I imagine today’s generation of young people being asked this question by their children in the next generation. This is a historic moment, one that will be a point of demarcation, like the race riots of the ’60s, the assassinations of pivotal men, the Great Depression, and the 2008 Recession. We will look back and report what it was like as seen through the lens of time and storytelling. And when we do, what will the stories be?
Stories of loss
Will we tell the stories of lives needlessly lost? Of people who survived the horrific illness. Of nurses and doctors who spent countless hours ministering to their patients under the direst of circumstances, going home to collapse after sterilizing themselves against the possibility of exposing others and then returning the next day again and again.
Will we remember the things that each and every one of us gave up during the pandemic-the imposed and uninvited Lenten sacrifices that were never-ending: hugs from our darling families, milestone events that were canceled or minimized, farewells that were said from afar, hospital beds unattended, connections to others stretched thin. We made hard choices so others would be safe.
Will these be the only stories we have to share? What tales of astounding heroism, humility, and grace will we tell? How will our children remember this? What messages are we crafting for them, now, that will help them to make sense of the senselessness while grasping the importance of making changes for the future? How will the frustration of systemic breakdowns inform the next generation of lawmakers and citizens?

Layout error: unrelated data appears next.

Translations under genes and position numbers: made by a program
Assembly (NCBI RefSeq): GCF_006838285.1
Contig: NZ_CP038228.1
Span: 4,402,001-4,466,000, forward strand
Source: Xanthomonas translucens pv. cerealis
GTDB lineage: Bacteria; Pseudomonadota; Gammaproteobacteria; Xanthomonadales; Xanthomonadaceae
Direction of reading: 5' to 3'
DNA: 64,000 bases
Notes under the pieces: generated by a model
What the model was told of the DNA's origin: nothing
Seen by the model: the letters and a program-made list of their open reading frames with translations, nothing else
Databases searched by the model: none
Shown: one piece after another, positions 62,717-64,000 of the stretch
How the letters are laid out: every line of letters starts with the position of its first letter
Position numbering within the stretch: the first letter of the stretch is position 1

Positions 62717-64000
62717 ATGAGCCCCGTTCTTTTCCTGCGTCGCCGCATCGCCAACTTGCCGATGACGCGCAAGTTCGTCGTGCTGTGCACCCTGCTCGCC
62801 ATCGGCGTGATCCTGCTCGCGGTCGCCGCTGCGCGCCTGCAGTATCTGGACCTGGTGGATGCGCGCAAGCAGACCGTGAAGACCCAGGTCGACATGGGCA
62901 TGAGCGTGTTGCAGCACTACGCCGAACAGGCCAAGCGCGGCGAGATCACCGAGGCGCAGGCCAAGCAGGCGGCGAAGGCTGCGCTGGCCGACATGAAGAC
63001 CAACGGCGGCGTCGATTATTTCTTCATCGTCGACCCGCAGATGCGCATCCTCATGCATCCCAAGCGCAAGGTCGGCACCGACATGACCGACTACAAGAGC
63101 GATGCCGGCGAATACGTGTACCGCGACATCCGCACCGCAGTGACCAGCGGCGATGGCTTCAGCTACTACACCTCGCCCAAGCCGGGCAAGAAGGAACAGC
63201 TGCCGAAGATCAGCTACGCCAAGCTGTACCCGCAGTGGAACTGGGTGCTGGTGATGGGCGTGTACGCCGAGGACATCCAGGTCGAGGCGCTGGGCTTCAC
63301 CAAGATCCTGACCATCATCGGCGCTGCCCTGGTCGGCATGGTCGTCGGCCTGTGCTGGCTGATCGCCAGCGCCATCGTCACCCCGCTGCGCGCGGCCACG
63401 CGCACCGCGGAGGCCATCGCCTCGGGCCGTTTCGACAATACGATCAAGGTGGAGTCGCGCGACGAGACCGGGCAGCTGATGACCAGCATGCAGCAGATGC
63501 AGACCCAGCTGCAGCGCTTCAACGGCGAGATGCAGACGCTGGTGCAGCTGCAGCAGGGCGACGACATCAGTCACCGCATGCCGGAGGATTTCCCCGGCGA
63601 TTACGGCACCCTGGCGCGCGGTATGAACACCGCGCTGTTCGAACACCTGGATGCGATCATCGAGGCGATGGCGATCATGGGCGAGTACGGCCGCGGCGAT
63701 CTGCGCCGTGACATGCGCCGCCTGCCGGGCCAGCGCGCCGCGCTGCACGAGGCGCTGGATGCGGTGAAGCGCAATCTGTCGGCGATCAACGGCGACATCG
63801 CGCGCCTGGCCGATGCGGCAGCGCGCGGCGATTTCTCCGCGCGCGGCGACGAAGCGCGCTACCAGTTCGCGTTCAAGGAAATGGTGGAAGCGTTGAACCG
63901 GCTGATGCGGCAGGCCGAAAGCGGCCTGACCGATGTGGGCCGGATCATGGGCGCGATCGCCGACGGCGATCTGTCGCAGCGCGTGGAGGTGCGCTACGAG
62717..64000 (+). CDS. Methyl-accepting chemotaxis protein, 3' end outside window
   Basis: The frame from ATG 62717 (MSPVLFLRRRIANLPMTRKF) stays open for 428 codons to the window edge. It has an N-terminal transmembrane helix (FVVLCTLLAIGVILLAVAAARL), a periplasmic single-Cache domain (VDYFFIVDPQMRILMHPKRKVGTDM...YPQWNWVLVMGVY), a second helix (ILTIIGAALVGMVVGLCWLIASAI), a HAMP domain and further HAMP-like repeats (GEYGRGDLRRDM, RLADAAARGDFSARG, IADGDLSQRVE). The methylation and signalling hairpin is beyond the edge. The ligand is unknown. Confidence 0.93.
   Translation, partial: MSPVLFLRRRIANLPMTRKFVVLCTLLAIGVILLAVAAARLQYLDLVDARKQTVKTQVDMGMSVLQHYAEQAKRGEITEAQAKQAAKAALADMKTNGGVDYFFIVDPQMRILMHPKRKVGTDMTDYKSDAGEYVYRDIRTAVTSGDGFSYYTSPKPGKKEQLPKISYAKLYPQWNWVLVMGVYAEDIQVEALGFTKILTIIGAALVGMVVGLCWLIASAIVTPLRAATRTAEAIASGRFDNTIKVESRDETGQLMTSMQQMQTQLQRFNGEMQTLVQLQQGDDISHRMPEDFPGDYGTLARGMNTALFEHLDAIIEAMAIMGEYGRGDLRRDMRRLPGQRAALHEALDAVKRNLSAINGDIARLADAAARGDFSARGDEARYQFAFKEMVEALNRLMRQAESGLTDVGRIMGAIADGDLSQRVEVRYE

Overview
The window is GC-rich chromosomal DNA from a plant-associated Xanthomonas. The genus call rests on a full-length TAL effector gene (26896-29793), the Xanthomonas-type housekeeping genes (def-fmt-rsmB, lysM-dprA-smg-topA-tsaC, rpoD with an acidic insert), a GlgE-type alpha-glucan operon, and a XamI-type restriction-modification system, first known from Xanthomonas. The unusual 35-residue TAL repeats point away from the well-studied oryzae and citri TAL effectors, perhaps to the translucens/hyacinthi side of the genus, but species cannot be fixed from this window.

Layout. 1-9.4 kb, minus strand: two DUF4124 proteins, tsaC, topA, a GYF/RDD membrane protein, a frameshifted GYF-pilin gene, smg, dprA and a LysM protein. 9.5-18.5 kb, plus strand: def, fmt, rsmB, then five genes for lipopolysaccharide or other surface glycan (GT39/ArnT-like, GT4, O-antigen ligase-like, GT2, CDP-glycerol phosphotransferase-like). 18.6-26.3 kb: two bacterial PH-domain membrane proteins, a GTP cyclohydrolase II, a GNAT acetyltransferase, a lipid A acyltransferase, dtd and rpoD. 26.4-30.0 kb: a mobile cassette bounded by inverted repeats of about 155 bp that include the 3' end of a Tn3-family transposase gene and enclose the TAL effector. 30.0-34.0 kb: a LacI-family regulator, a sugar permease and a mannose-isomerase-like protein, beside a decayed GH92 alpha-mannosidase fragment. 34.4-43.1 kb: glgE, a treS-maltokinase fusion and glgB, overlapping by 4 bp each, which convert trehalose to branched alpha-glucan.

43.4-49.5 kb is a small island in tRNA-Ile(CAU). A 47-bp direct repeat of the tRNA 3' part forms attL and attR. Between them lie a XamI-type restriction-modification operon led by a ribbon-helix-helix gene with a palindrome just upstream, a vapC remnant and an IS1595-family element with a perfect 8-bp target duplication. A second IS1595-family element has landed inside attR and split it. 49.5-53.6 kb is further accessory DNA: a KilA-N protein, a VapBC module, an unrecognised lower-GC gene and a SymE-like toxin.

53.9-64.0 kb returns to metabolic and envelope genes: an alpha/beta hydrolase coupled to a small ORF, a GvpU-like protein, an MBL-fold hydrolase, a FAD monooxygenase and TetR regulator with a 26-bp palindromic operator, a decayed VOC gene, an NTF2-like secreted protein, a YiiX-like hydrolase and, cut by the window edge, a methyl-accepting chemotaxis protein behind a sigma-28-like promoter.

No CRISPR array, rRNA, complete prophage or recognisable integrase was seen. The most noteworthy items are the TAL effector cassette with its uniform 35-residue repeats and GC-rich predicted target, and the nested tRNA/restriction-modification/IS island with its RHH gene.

Parents, Teachers, Students
Over and over, I hear from my clients–teachers, parents, and students, how miserable the schooling experience has been. Online, I read people bemoaning the incredible damage this “lost” year is doing to our young people. What a setback this is for their future aspirations. I am dismayed by the way that our systems and society managed the incompatible necessities of working and schooling side by side in homes. Economic disparities made this situation particularly untenable.
The system failed
As a society, we did not do well by the parents, teachers, and students. At the heart of the pandemic, I wish we had stopped and said, “first things first.” Parents need to work and cannot be expected to manage school-aged demands while also doing their own work. Teachers need to be able to teach, looking into the faces of their charges, decoding expressions, gathering the most subtle cues of understanding and confusion, and responding in a relational way. Students need to learn in the myriad ways that research has taught us they learn–auditory, visual, kinesthetic, etc. Where was our out-of-the-box thinking?